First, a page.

Thursday, 30 January 2014

Pot shots

One of life's little mysteries is the way people condemn things out of hand. Things they don't understand and don't want to understand.

How can you decide that something is sinful or immoral or damaging purely on the basis of some knee-jerk reaction, some blind instinct totally detached from the facts?

People who slam a play without seeing it, or a book without reading it. People who condemn immigrants or refugees with no comprehension of the circumstances they find themselves in. People who sneer at alternative remedies or veganism or psychotherapy without knowing the first thing about them. People who knock teachers when they haven't set foot in a school in 40 years.

On the basis of a few tabloid headlines, or neighbourhood gossip, or a dinner-party anecdote, they casually let rip at anyone or anything they fancy, oblivious to the distress and alarm they might be causing to those on the receiving end. It never occurs to them that they might be totally misinformed, prejudiced, wrong-headed.

Personally I try not to condemn anything I know very well I'm ignorant about. If I'm not sure of the facts, I prefer to keep my mouth shut until such time as I am. I'm not going to pontificate simply to impress an audience.

If I don't understand something, I'll confess to being puzzled, or being uncertain, or being undecided, rather than feign knowledge I don't have. I'll try to find out a bit more about the subject and road-test whatever half-baked preconceptions and stereotypes are floating round my head.

But I think a lot of people actually feel embarrassed or uncomfortable at the idea that they're ignorant about something. Instead of admitting their ignorance, they parrot the latest fashionable opinion and hope nobody examines it too closely. All I can say is, I'd rather stay silent than talk out of my arse.

13 comments:

Grannymar said...

I hear that play was a sell out last night!

Bijoux said...

Many times, it's good to just listen instead of talk.

Is this in response to some negative publicity about a play?

Nick said...

Grannymar: Yes, the banned play was something I had in mind!

Bijoux: Some Bible-bashers got a play banned at a theatre outside Belfast on the grounds that it was blasphemous. Then the play was reinstated and was a total sell-out for the two days because everyone wanted to see what the fuss was all about! And nobody thought it was blasphemous, they just thought it was very funny.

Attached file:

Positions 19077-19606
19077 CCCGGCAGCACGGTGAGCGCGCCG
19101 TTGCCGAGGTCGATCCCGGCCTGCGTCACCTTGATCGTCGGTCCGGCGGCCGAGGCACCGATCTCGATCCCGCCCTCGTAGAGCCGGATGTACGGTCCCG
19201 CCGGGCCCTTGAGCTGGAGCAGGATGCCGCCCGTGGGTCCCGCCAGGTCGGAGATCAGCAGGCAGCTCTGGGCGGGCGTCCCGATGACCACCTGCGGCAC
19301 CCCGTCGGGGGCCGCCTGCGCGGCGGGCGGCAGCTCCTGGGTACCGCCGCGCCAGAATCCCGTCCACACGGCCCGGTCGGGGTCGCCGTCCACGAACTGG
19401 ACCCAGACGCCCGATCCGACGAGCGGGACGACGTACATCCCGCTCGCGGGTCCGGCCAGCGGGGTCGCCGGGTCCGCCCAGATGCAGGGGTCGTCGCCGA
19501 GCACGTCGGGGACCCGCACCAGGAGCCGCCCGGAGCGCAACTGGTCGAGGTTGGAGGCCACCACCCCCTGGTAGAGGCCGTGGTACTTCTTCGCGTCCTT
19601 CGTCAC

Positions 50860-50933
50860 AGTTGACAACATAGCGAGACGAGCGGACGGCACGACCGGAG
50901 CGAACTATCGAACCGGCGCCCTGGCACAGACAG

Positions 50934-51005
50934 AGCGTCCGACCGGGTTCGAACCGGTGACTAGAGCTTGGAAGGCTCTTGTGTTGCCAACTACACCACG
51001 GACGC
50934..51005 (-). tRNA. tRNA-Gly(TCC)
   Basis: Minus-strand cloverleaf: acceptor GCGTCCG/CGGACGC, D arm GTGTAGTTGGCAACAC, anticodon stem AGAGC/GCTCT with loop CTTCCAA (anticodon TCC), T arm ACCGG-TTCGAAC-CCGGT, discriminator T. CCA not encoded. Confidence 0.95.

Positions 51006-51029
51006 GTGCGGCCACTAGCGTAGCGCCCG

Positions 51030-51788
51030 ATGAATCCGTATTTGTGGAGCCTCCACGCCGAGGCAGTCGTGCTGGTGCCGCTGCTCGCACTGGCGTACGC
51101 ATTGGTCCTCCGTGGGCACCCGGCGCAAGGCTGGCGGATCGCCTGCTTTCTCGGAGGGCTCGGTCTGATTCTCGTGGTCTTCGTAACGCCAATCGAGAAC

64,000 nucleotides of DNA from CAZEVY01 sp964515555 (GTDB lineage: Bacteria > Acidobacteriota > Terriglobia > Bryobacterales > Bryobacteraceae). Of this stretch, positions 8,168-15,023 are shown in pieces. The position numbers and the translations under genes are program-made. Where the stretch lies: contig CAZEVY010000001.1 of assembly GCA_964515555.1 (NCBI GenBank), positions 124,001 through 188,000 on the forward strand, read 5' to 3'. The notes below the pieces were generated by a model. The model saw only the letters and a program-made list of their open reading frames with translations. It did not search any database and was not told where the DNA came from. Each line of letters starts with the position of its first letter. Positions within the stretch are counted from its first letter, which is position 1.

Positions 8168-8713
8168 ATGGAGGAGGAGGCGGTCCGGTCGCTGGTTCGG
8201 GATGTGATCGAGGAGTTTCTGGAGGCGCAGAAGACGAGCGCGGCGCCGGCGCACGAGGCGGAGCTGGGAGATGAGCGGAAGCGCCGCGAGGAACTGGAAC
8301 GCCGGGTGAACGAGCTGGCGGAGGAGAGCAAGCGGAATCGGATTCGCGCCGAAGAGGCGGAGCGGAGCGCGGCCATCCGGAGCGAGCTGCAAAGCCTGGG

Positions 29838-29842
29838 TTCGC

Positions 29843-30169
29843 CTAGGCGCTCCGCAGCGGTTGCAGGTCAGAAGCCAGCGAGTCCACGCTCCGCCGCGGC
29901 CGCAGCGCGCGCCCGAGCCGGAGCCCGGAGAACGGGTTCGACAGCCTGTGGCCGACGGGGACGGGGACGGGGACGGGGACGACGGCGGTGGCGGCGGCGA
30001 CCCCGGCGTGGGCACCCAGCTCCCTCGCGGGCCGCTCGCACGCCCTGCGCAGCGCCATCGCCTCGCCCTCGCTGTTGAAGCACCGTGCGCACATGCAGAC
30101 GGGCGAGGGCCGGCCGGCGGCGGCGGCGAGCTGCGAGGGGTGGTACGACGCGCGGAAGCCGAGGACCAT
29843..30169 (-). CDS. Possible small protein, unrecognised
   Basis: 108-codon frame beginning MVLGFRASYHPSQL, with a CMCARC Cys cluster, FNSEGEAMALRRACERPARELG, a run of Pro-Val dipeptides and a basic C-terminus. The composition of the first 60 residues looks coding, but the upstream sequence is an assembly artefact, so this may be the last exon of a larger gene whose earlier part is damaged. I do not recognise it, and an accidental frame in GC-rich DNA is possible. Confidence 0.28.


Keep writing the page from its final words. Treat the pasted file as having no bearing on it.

John Gray said...

People find it easier to see in black and white
Grey is a crap colour for many

susie said...

Grey => Gray => Crap?
Was that intentional? Haha

Nick, I have no problem admitting that I don't know...crap...about a lot of things.

Good night.

Nick said...

John: True, a lot of people just aren't comfortable with ambiguity or uncertainty. They like things to be cut-and-dried. Actually I think grey has had its phases of being THE fashionable colour!

Susie: Are you trying to insult my good friend John? Saucy minx. Glad you're also happy to admit it when you know zilch!

Rummuser said...

We have the great instance of Salman Rushdie's Satanic Verses, which was not read by most Muslims but was banned by other morons who too had not read it and a less than mediocre book ended up selling at premium prices in the black market prices.

Wisewebwoman said...

Yes, I find this extraordinary - the pontificator who hasn't a clue but will, well, pontificate on something (s)he knows nothing about.
Glad you enjoyed the much touted play, the publicity was excellent.

XO
WWW

Nick said...

Ramana: Indeed, the Satanic Verses furore. I tried reading it once, but I didn't get on with it at all. As you say, all the publicity simply sold more copies.

www: I didn't see the play myself but plenty of people did! And the protesters still maintain it's blasphemous and anti-Christian. Narrow-minded killjoys to the end.

Ursula said...

"Bible-bashers"? (in your response to Bijoux). Not, of course, that I would criticize your choice of word and therefore prick the little bubble of self righteousness you live in.

U

Nick said...

Ursula: Oh come on, it's a very commonly-used colloquialism that doesn't necessarily imply condemnation! And if anyone's being self-righteous, it's those self-appointed moral guardians who decided nobody should see the play because it was un-Godly.

Secret Agent Woman said...

I've always heard "Bible-thumpers." And once, I had a man join his wife for a session and literally pound on the bible he brought as he shouted about her role as a submissive wife. I had a hard time not laughing.

Nick said...

Agent: That must have been an entertaining scene! People just don't realise how absurd their actions sometimes look to other people.